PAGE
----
Low Calorie Foods

on June 24, 2011

Weight loss experts will tell you that it’s a great idea to keep track of what you’re eating. A food diary that notes the time of day, type of food and number of calories in that item can help guide an informed and healthy eating plan. Plus, consuming nutritious low calorie foods is a great way to control the intake of calories while getting the nutrition you need. Look for low-calorie, high-volume choices that will keep you feeling fit and full.

Vegetables and fruits: Vegetables and fruits provide essential nutrients and fiber. Plus, they’re high volume, low calorie foods, which means you can eat them in higher amounts without consuming a massive number of calories. Plus, you get fuller faster and stay that way longer as most fruits and veggies contain high fiber. The Mayo Clinic lists an example of low calorie, high volume foods using the grapes versus raisins comparison. Raisins are high energy density, high calorie and small volume foods. One-quarter cup of raisins has the same amount of calories as a full cup of grapes, so grapes are a better choice for a filling low calorie food. However, be mindful of some sneaky high calorie fruit and veggies. Avocado, for example, is a fruit with loads of healthy fiber, vitamins and good monounsaturated fat, but the calories add up quickly. Bananas, too, are full of vital potassium but high in carbs and calories. Knowing how many calories are in your favorite fruits and vegetables will help you stay on track.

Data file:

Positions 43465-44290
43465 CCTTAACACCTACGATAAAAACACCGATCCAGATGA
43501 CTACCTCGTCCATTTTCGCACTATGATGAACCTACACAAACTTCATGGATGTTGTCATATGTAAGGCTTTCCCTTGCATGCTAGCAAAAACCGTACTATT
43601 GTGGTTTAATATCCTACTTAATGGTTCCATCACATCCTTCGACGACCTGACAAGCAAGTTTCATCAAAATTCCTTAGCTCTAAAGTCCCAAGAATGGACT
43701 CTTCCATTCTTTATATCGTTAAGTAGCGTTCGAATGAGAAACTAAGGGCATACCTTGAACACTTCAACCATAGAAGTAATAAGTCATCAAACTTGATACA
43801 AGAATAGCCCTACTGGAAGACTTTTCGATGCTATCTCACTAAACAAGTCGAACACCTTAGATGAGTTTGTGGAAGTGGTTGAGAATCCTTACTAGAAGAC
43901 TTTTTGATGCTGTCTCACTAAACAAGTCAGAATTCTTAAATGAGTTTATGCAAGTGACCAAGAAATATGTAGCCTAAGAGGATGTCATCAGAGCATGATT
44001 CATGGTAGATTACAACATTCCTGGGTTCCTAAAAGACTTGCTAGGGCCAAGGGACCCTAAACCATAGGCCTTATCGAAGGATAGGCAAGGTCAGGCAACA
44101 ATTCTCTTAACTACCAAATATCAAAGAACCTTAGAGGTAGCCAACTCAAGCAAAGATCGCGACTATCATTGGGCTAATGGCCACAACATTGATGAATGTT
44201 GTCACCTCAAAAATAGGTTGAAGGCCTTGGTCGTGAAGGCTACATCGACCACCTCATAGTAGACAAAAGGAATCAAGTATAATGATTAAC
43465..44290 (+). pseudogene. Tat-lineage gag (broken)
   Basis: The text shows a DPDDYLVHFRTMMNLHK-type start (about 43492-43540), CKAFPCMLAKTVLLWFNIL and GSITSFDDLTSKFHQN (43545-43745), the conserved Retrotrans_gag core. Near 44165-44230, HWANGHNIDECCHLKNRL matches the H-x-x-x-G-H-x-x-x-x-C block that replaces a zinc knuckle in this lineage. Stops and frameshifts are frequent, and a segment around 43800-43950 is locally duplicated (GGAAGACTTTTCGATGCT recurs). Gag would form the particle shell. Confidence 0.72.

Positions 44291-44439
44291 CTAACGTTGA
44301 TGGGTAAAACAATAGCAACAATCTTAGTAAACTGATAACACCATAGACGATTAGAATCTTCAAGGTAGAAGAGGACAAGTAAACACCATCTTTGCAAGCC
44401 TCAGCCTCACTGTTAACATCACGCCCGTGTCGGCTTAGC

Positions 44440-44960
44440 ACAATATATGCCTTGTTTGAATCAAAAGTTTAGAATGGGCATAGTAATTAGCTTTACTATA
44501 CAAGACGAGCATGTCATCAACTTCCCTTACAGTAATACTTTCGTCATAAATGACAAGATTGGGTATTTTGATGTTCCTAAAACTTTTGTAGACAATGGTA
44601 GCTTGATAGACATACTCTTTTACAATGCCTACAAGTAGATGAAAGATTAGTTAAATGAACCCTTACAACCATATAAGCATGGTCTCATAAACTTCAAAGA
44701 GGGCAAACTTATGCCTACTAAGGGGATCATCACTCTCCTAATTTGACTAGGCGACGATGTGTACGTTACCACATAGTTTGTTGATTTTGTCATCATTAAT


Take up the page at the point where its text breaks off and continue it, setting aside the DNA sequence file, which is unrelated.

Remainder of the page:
Fill up on fiber. Selecting low calorie foods with fiber, like popcorn, can provide you with a quick snack that won’t cost you in calories. Keep the toppings low calorie, and you can vary the snack to keep it interesting. A butter-flavored spray with a teaspoon of salt and sugar sprinkled over 2 cups of popcorn gives you that kettle corn taste with a fraction of the calories.

Pump up the protein. According a recent USDA dietary guideline publication, if your dietary intake is low in calories, you should increase the percentage of protein you eat. Lean proteins are a good low calorie food, and your body benefits from their amino acids, which are essential for growth and development. The Mayo Clinic states that 10 percent to 35 percent of your total caloric intake should come from lean protein sources. One gram of protein equals about 4 calories. In moderation, plant protein such as lentils, nuts and soy, or animal-based proteins such as seafood, poultry, dairy and lean meats are low in calories but high in nutrition and satisfaction.

Found in: Nutrition